Achieve the most effective online training programme for your business through the establishment of clear objectives and efficient allocation of budgets. Having a clear idea of what it costs to create top-quality staff training while sticking to budgets is key.
The advantage of online training
Unsurprisingly, in-person training costs more than online as it involves expensive items such as venues, travel, accommodation, food & drink, and usually printed training material. Depending on the type of skills being taught, blended learning might be necessary.
Regardless, an online training programme normally requires higher upfront costs and extensive planning because a learning management system and training content will need to be created. For employees that train at home, suitable connectivity and devices will be required. Certain e-learning providers such as FUEL, have shared device solutions available which consist of dedicated tablets or training kiosks situated at designated areas on site.
Online training has grown at a rapid rate over the last decade not only because of improvements in technology, connectivity, and the rise of remote working but also because of cost benefits.
Matching training objectives to business goals is key to creating accurate budgets for your training initiatives. It allows for improved prioritisation and road mapping.
Examples of objectives might be increasing sales revenues or growing repeat business. Training curricula then needs to reflect those focus areas.
Online training providers should be able to provide you with costs related to different types of delivery and content production. FUEL does in-depth consultations with potential clients to offer the most suitable solutions to match operations and budgets. Training delivery solutions vary widely in cost and depend on a variety of factors. Content creation costs depend on the production methodologies used, the cost of which varies greatly.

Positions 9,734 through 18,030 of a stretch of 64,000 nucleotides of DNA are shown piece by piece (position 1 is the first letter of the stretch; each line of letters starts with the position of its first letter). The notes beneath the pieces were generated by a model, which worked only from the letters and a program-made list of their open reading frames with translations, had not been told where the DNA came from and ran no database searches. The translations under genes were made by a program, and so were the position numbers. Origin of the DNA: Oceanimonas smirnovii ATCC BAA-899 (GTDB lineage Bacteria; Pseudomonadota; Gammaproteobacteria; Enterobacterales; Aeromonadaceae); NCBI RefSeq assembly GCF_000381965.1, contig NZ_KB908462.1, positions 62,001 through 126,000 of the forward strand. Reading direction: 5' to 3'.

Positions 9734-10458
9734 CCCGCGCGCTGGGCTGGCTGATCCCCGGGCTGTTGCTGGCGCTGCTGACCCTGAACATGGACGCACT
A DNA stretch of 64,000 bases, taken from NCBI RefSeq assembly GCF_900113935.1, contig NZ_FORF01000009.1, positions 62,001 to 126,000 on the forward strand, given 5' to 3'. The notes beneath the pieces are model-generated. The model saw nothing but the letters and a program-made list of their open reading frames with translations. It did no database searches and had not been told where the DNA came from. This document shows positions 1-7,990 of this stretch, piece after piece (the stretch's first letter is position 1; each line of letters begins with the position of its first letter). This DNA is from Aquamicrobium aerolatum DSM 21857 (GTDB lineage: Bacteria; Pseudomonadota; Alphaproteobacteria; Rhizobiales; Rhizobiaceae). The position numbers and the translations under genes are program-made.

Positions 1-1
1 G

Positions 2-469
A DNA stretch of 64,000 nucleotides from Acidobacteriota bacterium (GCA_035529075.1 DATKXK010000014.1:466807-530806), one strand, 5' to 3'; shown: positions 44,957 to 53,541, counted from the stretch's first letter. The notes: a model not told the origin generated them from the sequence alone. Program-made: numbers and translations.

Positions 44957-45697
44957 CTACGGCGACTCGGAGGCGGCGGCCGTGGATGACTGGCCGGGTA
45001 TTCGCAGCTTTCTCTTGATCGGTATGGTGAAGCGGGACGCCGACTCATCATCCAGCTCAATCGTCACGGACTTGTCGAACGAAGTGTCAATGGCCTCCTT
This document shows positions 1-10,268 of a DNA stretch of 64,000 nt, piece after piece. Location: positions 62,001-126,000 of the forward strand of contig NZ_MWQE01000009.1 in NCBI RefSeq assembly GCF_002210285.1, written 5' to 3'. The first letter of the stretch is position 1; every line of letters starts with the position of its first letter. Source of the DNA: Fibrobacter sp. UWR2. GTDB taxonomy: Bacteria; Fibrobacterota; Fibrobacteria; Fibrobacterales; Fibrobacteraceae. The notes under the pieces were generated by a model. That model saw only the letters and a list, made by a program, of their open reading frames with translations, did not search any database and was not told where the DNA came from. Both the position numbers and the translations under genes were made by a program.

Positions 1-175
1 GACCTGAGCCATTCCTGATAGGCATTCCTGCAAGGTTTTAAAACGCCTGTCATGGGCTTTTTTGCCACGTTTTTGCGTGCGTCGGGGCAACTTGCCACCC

Examining what other businesses have spent on their training programmes can provide a reliable indicator of the amount of budget necessary for allocation. You can also work off past training initiatives to see how money was spent and where it was effective to inform a current strategy.
Training budgets can be broken down into different metrics for more clarity. One to consider is the training budget on a per-employee basis. Budgeting from this standpoint depends on the size of the company and the training needs of the employees.
Another metric is to apply training budgets per salary. This approach takes the total budget for an annual salary and multiplies it by one to three percent depending on company size, to come up with an ideal training budget.
Training budgets can also be based on a revenue percentage. As a norm, corporations will spend up to two percent of their annual revenue on staff training.
Staff training, be it online, blended or in-person, is aimed at achieving higher profits through increased efficiency and productivity and is worth proper investment. With appropriate planning and partnering with the right e-learning service provider, quality staff training is available to every business.